NBMA offer to acquire Whitehall authority rejected
Northampton Borough Municipal Authority’s interest in acquiring the Whitehall Township Authority has been flatly rejected by the township.
The acquisition would have resulted in NBMA providing water to all Whitehall residents, businesses and industries.
Stephen Kerbacher, NBMA general manager, confirmed Jan. 4 that Whitehall Township has turned down the request for both entities to sit down and discuss NBMA taking over all WTA assets.
“We will be willing at some time in the future to talk about the NBMA becoming the sole water provider for the township,” Kerbacher said.
He reported there have not been any face-to-face meetings between the township and NBMA.
Edward Hozza Sr., NBMA chairman, said an acquisition would be a “win-win for everybody. We would pay the township money for its assets.”
He mentioned the sale of the WTA to the NBMA would be financially beneficial to the township.
“The administration of Whitehall Township does not have any interest in pursuing your offer to discuss acquisition of the Whitehall Township Authority by NBMA,” Whitehall Mayor Michael Harakal Jr. replied to Kerbacher’s request. “The WTA has proven to be an effective and responsive part of our municipal water supply and has provided our residents with quality service at low rates.”
Whitehall Township Board of Commissioners agreed with Harakal and stated the WTA is not for sale.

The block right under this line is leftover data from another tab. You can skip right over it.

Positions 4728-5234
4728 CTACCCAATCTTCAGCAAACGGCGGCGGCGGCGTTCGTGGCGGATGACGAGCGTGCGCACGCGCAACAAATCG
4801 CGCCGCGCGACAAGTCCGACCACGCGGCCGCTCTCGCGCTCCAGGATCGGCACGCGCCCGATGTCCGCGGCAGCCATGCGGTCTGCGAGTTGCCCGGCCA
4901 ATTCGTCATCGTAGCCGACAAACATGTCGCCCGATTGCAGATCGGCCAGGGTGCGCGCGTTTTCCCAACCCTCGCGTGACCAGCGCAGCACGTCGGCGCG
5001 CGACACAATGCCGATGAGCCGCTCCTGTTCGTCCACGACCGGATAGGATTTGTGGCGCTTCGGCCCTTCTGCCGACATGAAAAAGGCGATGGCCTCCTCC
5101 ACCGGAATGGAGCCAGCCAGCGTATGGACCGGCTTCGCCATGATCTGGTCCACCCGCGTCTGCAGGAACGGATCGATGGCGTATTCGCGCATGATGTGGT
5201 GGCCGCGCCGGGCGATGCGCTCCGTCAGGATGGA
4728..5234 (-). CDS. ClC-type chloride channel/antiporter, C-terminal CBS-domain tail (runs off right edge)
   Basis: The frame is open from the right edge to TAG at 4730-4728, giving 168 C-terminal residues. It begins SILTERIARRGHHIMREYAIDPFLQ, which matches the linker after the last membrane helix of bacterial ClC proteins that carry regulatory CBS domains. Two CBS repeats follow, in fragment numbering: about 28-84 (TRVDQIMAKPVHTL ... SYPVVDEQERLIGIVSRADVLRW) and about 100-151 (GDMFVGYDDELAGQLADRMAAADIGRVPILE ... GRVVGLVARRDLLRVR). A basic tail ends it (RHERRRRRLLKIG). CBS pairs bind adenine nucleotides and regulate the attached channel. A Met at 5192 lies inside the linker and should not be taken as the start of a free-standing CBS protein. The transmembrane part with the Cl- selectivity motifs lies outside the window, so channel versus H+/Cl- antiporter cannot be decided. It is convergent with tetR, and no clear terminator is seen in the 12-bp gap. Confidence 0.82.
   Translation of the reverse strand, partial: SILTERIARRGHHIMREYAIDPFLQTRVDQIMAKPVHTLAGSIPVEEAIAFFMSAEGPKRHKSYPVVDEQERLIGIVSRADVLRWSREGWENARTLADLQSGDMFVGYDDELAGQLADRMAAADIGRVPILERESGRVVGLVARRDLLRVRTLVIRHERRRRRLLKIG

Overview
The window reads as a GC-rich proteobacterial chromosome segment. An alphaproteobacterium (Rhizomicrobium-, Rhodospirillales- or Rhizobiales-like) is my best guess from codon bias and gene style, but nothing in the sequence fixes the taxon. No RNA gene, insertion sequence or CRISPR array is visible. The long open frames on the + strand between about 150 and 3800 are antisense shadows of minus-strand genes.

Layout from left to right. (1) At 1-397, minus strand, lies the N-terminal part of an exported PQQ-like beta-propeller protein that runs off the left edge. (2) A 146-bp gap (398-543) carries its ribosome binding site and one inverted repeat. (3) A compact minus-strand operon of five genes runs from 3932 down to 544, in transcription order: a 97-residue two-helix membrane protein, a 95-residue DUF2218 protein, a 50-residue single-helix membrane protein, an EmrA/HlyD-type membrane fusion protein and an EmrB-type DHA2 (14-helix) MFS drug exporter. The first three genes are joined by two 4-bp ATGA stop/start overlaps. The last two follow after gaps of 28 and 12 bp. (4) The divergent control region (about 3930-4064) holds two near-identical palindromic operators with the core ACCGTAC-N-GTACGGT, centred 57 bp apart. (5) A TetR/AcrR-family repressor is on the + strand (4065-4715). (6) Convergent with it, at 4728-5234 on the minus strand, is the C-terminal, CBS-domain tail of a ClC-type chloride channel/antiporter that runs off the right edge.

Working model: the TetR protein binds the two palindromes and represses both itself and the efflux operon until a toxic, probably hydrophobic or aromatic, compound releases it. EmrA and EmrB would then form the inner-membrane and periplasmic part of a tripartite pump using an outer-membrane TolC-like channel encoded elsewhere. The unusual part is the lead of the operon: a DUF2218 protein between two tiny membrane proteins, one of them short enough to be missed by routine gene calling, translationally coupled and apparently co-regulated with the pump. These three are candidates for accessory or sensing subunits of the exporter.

NBMA currently serves two-thirds of the township with 6,315 customers, and WTA has the remaining third at 2,800 customers. Advocates for the sale mentioned having uniform rates for all Whitehall customers would be beneficial. The NBMA rate is $4.25 per 1,000 gallons, and the WTA rate is $5 per 1,000 gallons.
Kerbacher said the NBMA also provides water service to Coplay, Northampton and North Catasauqua boroughs and North Whitehall and Allen townships.
“We serve a total population of 40,000, with approximately 16,000 billable accounts,” Kerbacher said.
There are similarities between NBMA and WTA. Both entities use the same water meters, billing system software and customer database software. Both groups are also members of the Pennsylvania Municipal Retirement System pension plan.
NBMA has invested more than $100 million in the past 25 years on capital improvements, including a new water treatment plant that produces a daily average of 3.5 million gallons. According to Kerbacher, the plant has been in service since June 2006. It has a current capacity of 8 MGD (millions of gallons per day) and is designed to easily expand to 12 MGD.
Having more than 7 million gallons of water storage tanks and reservoirs, the NBMA contends it could adequately provide safe drinking water and fire protection to the entire distribution system, including Whitehall.
NBMA crews perform nearly 100 percent of distribution system maintenance, water main and hydrant installations and all water meter installations and replacements.
The authority made an open invitation to township officials to tour the water treatment plant and its other facilities.